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Building your resilience battery and saving the planet
How many times have I been honked at on my bike during rush-hour traffic? Too many to count.
I used to get angry, now I chuckle. Typically, they are honking because they must wait 30 seconds to get around me. Here is what slips the mind of the honker: if more people were on their bikes, they would actually get to work or home faster. Pretty simple concept but it seems, in the moment, people can only focus on the 30 seconds needed for them to wait to go around a bike. Plus, that person on the bike is helping the environment which is important to most Canadians. So next time keep this in mind when you must wait a few extra seconds to get around.
Here is another factoid: that person is being healthier and is less likely to clog up the health-care system, which is struggling. Every city I have been in, from Halifax, Gander and Saint John, to Fredericton and Charlottetown, everyone talks about the traffic. A supportive environment is what will keep that person on their bike, rather than clogging up the streets with more traffic.
There is a strong movement in the U.S. and Canada on climate change. Some feel it is the issue of our time. Communities and individuals are being asked to step up and make a difference – not drastic changes to your life, but little things that can be done daily. The idea is, a lot of little things add up.
Check out the “green new deal” coming from our friends south of the border which is bigger and bolder than ever before. It is asking for massive change starting right away. It may be unattainable from what I hear from the pundits, but why is it wrong to have big aspirations?
Our planet is resilient, but just like us it has a breaking point and the science seems to be telling us it is getting close to that. You can piece it together right here in The Chronicle Herald. The constant flooding in New Brunswick, the crazy ice and rain in Saint John, the record low temperatures in Newfoundland and the record heat last summer in Nova Scotia is front page news.
I spent time thinking about how an individual can make a difference and, at the same time, increase their resilience. First, doing something good for the environment should put a smile on your face, make you feel good about making a difference. It might be something you want to add to your journal to remind yourself that you are stepping outside your own immediate needs and doing something for your fellow human and for the next generations. That can give you a boost in the run of your day.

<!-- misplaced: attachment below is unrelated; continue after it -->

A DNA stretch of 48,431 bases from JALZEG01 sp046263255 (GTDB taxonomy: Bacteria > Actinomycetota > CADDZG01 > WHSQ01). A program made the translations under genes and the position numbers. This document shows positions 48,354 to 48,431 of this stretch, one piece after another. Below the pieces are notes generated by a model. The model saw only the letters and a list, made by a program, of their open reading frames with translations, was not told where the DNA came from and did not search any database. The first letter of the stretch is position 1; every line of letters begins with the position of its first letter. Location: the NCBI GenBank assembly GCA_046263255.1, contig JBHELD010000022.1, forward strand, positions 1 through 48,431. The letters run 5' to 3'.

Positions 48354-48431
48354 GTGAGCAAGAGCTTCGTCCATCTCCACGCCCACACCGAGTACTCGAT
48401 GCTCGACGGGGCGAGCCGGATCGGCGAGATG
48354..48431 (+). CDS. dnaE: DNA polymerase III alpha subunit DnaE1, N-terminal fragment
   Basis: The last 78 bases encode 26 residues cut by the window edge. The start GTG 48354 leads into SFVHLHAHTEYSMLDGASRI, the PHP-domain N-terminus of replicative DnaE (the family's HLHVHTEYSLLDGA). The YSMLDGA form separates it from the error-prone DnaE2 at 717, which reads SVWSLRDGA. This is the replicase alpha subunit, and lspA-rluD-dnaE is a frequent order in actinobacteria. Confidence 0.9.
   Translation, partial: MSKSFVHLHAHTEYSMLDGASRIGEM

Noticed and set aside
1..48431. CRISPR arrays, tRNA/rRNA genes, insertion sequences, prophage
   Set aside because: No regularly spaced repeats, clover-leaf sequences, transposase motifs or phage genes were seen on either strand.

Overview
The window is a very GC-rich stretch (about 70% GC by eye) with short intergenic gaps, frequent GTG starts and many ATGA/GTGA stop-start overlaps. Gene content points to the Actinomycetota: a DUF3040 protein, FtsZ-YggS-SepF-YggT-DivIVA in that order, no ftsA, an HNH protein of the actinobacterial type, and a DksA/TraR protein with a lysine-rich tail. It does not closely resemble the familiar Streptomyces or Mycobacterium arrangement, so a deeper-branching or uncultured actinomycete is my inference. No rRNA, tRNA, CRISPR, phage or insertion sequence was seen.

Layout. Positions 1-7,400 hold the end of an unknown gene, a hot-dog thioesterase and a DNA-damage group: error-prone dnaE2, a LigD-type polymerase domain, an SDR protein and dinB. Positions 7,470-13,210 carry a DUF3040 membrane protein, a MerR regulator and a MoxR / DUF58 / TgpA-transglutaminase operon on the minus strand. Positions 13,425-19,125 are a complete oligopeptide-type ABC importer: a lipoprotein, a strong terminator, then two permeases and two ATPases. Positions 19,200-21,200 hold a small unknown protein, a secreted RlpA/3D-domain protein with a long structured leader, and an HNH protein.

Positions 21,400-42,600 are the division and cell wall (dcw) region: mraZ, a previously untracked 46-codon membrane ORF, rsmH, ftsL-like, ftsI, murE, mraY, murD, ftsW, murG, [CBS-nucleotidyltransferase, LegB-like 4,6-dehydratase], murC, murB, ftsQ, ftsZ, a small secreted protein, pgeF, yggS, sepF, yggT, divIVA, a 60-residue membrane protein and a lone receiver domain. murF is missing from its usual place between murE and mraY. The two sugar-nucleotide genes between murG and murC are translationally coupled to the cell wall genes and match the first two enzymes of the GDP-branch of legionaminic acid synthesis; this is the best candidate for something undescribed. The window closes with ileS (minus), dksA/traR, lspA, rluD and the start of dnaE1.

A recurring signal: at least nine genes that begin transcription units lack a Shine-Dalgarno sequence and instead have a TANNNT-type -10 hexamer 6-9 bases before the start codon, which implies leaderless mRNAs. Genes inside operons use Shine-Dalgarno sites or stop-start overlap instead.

Active commuting is great for the environment. Biking is only one option. Using a commuter parking area and busing in to the city might be an option. Try parking farther away from your place of work and walking the rest, rather than sitting in an idling vehicle for 30 or 40 minutes. I know in many cities it might be cheaper and make more sense. It will decrease your stress and frustration levels as well. You could even do some mindful walking to have an additive effect. Over a year that could equal more than 200 hours of less idling and, at the same time, 200 hours of physical activity. In Halifax, for example, you could park at the shopping centre and walk to one of the universities faster than driving most mornings.
One of the biggest contributors to climate change is food waste. The food system uses so much energy and natural resources, while creating tons of pollution. When I was in New Zealand, I learned there is a major issue from cow, sheep and deer farts. It accounts for 60 per cent of the emission pollution.
We need to be more conscious of over buying. One way we have addressed that in our household is to shop more often and plan our meals. This has eliminated a lot of waste. There are weeks the green bin does not even need to go out. The awesome side effect is that we are planning our meals. The big benefit of planning meals, outside of being part of the environment solution, is people make healthier choices when they do this. Think about encouraging your local corner store to carry more meal-oriented foods, rather than just snack food. You can walk up and get what you need. Create a group in your neighbourhood who support this. Be part of positive change.
So now we can walk to the “grocery” store a couple of times a week and buy just what we need. We can put these first two strategies together.
Next is lower the temperature and turn off the lights after 8 p.m. This increases your quality of rest as most people sleep better in a cooler environment. It might also encourage you to head off to bed earlier because we all know we should be getting more than eight hours a night. Also, with the lights off, you can get to sleep faster, stay asleep longer and use less energy, all leading to a higher resilience battery. Sleep is probably the most important recovery tool for our physical and mental health.
I know people want to make a difference – now the question is, are you ready? What did you do today or what are you doing today to make a difference? Can you see the value in making change to help the environment?
This is one of the only times living in the moment does not have a positive effect. Think of the next generation who must clean up after us. Think of the stress we are putting on them, how hard we are making it to sustain their resilience, as it is left to them to figure it all out.
Darren Steeves is the owner of VenduraWellness.com, a company dedicated to improving organizational health one step at a time.